The matter is now before the Court on motion by defendant for summary judgment.
Defendant, as the grounds for its motion, contends that its exhibits show the non-existence of the error or mistake alleged by plaintiff, but that if the Court should find that defendant's exhibits do not so show the existing error or mistake does not entitle plaintiff to reinstatement in effect of the policy; that the policy in question contained the following conditions:
"Notwithstanding any language in this Policy to the effect that it is for the benefit of whom it may concern, or any similar language, it is agreed that if the Assured's interest in the vessel hereby insured shall change during the pendency of this Policy, this Policy shall become null and void from the date of such change of interest, unless such change shall have been assented to in writing by the Underwriters. It is also agreed that any change in the management of the vessel shall render this Policy null and void from the date of such change, unless such change shall have been assented to in writing by the Underwriters.";
and that the condition relating to change of management had not been complied with but had, on the contrary, been breached, and that as a consequence of such breach the policy had been terminated and was null, void and no longer in effect at the time the tug ran aground and was damaged.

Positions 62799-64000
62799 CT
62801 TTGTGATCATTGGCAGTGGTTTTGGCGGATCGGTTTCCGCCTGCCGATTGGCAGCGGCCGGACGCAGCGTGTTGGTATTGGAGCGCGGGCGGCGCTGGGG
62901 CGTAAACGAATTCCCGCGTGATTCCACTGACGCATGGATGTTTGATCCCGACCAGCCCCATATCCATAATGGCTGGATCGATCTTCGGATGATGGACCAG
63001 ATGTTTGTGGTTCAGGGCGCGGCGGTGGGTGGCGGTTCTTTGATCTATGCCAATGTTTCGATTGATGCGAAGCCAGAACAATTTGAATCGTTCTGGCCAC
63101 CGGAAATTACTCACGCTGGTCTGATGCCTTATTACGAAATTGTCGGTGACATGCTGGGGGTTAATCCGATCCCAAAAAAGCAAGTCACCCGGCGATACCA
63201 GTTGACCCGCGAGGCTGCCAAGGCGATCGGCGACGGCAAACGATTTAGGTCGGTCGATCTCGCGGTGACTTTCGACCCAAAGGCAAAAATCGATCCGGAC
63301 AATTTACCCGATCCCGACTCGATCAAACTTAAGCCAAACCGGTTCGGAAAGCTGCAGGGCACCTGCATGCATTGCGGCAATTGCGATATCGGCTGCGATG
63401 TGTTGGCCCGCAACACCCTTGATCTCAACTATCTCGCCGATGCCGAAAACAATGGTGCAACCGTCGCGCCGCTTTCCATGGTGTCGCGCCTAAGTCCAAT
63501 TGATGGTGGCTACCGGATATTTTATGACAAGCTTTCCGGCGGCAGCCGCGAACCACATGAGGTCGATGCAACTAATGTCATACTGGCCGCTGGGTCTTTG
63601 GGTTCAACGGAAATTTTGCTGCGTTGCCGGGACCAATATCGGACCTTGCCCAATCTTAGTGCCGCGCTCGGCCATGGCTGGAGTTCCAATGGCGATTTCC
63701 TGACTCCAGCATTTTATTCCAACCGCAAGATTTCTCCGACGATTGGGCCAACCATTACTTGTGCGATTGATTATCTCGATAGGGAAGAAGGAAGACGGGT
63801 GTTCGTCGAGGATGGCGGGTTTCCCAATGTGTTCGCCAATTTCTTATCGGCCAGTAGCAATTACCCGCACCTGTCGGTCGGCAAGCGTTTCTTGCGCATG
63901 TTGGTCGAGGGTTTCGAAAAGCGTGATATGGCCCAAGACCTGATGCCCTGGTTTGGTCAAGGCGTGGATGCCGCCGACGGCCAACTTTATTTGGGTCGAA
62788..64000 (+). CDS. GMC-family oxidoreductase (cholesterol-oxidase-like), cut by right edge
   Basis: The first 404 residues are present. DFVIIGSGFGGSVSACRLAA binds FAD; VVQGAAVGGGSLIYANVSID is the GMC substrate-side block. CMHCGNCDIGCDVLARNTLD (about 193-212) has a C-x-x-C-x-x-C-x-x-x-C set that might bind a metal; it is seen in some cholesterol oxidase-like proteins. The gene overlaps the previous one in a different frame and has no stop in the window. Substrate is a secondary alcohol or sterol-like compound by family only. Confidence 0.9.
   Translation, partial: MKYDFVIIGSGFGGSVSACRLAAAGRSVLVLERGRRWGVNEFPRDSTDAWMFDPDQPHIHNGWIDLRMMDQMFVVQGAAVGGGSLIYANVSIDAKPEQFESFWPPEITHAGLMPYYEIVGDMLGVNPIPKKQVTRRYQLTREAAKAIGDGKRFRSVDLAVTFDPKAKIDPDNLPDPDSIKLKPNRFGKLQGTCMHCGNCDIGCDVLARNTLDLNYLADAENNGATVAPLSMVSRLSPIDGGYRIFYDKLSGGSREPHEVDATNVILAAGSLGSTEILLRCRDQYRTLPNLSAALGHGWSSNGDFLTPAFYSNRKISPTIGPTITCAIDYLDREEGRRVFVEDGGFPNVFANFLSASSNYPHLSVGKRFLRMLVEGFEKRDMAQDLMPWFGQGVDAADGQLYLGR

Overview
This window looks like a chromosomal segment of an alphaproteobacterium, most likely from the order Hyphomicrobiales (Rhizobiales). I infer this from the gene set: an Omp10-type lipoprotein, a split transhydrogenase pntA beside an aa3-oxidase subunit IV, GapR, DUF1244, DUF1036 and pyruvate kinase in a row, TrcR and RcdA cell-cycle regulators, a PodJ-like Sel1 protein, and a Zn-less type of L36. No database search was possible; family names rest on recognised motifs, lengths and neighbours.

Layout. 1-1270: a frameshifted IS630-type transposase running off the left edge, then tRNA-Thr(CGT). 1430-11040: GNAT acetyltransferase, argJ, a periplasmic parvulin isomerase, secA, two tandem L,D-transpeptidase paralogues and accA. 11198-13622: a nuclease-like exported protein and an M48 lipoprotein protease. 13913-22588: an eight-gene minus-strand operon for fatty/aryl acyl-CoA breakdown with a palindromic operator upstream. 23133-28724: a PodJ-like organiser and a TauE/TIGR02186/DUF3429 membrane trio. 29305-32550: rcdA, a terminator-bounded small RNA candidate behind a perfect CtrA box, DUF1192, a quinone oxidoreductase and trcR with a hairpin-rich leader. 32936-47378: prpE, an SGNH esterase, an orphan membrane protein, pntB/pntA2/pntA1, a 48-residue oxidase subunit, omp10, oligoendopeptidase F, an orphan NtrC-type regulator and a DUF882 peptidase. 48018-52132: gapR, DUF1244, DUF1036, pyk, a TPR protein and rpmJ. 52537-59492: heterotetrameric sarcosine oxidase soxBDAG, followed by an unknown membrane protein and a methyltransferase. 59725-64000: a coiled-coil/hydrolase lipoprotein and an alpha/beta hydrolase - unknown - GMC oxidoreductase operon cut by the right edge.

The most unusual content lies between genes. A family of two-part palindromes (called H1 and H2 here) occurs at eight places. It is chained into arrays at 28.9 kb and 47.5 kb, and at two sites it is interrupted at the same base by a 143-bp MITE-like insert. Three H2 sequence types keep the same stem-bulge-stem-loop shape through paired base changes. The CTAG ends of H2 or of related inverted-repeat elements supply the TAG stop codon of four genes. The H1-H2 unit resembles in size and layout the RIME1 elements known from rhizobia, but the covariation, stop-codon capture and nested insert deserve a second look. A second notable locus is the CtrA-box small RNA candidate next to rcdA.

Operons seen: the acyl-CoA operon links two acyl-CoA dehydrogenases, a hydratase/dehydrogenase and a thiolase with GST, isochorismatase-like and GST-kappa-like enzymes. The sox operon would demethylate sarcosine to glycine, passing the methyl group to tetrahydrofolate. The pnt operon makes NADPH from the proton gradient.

It seems very unlikely that the letter of Peer, employee of plaintiff, dated June 7, 1947, notifying defendant to cancel the policy in question, retroactively to April 15, 1947, was written through error and inadvertence. The letter, by its terms, discloses that it was written on instructions of the plaintiff, and it is clear that at the time it was written, the plaintiff was fully aware of the terms of the sale and transfer of the tug MAUD WILMOT, and of the accident in which the tug had been involved. In this connection, it is noteworthy that although the alleged error and inadvertence in cancelling the policy is attributed to the employee of plaintiff, no affidavit of the employee in question was filed by plaintiff. But it is not necessary for the purposes of this case to determine whether the attempt to cancel the policy was made through error and inadvertence.